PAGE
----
Being an archipelago the main mode of transport are the numerous ferries that ply between the main islands. The larger ferries have ‘roll-on roll-off’ facilities that permit vehicles. Fast ‘super ferries’ cater to the normal passengers, run smoothly, efficiently and can be accessed via clean jetties with very good passenger facilities. Due to the latent fear of terrorism security is as tight as at any airport without being bothersome. This is not to say that air connectivity is poor. A brand new domestic airport caters to the air traveler and connects Manila with all the major cities. Low cost airlines like Cebu-Pacific and internet access with e-ticketing also mean that the shoe-string budget traveler is not discouraged.
Tagalog, the most popular of Filipino dialect is full of iterative words. Halo-halo is a popular dessert that is a mixture of shaved ice and milk to which are added various boiled sweet beans and fruits, and served cold in a tall glass or bowl. Lapu-Lapu is a popular grouper fish delicacy, is generally fried and served with rice. Ilo-Ilo and Tawi-Tawi are names of places, the former being a popular domestic tourist destination while the latter is a no-go area for tourists being the happy hunting grounds of the Islamist Abu Sayaf Group.
Filipino street food is not for the faint hearted. One of the most popular delicacies is balut - a fertilized duck egg with a nearly-developed embryo inside that is boiled alive and eaten in the shell. Popularly believed to be an aphrodisiac and considered a high-protein, hearty snack, balut are mostly sold by street vendors at night and often served with beer. For the not so adventurous foodie, head to Sea Food Wharf overlooking the Manila Bay. There is an enormous variety of live sea-food that you can pick and choose and have it cooked your way. I was pleasantly surprised to see ‘bibinka’ on the dessert menu and realized that it must have come here via the same route that it came to Goa – the Spanish/Portuguese connection. Although it’s much lighter in colour and not as rich as our Goan variety, it’s a great way to finish a delicious meal.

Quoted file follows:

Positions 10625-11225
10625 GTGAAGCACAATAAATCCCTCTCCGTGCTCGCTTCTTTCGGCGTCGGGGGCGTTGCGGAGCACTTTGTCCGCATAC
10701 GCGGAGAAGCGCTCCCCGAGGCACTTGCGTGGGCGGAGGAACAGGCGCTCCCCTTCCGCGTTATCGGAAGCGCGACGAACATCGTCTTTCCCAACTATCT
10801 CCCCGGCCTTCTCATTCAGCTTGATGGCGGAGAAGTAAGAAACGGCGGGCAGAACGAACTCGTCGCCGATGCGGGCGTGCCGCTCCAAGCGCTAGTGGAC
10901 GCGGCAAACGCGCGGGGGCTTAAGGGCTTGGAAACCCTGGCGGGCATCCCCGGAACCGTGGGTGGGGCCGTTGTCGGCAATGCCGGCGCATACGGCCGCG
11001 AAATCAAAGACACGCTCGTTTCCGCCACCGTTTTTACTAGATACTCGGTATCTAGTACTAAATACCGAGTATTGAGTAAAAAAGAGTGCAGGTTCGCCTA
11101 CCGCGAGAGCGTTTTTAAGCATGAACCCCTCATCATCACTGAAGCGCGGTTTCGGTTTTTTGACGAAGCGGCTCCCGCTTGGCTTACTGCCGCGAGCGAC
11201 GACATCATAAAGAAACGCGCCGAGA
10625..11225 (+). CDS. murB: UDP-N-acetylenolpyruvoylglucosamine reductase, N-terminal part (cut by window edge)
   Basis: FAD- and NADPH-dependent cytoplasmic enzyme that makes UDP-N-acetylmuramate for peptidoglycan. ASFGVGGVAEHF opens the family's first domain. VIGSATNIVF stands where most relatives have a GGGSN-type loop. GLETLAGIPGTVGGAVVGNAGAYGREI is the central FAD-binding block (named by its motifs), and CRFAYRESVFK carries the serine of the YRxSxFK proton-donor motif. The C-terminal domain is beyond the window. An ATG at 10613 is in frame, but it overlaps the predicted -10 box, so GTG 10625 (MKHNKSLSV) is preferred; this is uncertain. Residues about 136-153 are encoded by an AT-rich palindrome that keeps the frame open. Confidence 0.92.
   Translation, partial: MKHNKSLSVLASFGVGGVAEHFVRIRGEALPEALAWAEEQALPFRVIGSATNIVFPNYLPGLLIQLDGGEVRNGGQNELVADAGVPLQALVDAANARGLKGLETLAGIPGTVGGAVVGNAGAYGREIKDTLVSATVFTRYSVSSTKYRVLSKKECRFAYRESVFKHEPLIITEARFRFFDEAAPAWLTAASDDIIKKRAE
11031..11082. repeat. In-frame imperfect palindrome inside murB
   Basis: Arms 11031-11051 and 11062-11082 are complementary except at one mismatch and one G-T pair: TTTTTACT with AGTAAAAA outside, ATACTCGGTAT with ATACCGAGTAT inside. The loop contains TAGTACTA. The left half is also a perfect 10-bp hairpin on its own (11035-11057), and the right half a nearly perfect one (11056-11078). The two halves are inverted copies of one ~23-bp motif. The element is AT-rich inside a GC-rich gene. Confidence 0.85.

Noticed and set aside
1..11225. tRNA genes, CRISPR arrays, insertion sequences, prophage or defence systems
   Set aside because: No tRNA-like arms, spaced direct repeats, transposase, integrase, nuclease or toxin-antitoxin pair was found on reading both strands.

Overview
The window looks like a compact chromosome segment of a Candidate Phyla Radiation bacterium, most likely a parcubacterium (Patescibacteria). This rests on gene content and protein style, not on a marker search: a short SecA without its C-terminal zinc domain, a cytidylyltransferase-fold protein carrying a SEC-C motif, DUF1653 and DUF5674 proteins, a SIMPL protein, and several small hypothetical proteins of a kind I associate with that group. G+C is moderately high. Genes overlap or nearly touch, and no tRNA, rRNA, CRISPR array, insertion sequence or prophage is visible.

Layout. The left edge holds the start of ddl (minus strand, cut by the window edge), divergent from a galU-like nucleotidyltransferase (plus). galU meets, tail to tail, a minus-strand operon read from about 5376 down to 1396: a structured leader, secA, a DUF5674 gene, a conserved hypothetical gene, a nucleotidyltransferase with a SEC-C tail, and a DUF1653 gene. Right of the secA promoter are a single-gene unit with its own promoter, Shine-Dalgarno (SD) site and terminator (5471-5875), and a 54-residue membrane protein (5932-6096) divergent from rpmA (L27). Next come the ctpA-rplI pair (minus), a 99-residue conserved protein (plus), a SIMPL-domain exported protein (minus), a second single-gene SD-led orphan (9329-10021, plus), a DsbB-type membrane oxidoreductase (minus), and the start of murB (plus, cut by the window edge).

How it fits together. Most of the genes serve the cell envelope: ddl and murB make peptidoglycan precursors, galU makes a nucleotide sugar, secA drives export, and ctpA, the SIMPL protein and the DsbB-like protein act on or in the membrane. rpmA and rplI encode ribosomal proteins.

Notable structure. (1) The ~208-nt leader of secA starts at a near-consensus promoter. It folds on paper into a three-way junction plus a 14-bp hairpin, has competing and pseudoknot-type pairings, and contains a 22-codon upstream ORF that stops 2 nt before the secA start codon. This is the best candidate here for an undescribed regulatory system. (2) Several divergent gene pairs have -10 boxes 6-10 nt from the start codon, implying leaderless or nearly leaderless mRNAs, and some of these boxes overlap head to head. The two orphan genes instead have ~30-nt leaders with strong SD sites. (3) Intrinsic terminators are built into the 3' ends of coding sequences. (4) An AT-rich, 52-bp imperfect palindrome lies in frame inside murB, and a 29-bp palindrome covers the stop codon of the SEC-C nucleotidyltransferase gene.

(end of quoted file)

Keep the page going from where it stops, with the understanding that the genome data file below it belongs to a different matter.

Intramuros, located along the southern bank of the Pasig River, was built by the Spaniards in the 16th century and is the oldest district of the city of Manila. Its name, taken from the Latin, intra muros, literally "Within the walls", meaning within the wall enclosure of the city/fortress, also describes its structure as it is surrounded by thick, high walls and moats. Golfers must play a round at the Intramuros Golf Club. It’s a tight course with plenty of water built around the ramparts of the fort. A bad round can always be blamed on the fact that one is not used to petite female caddies!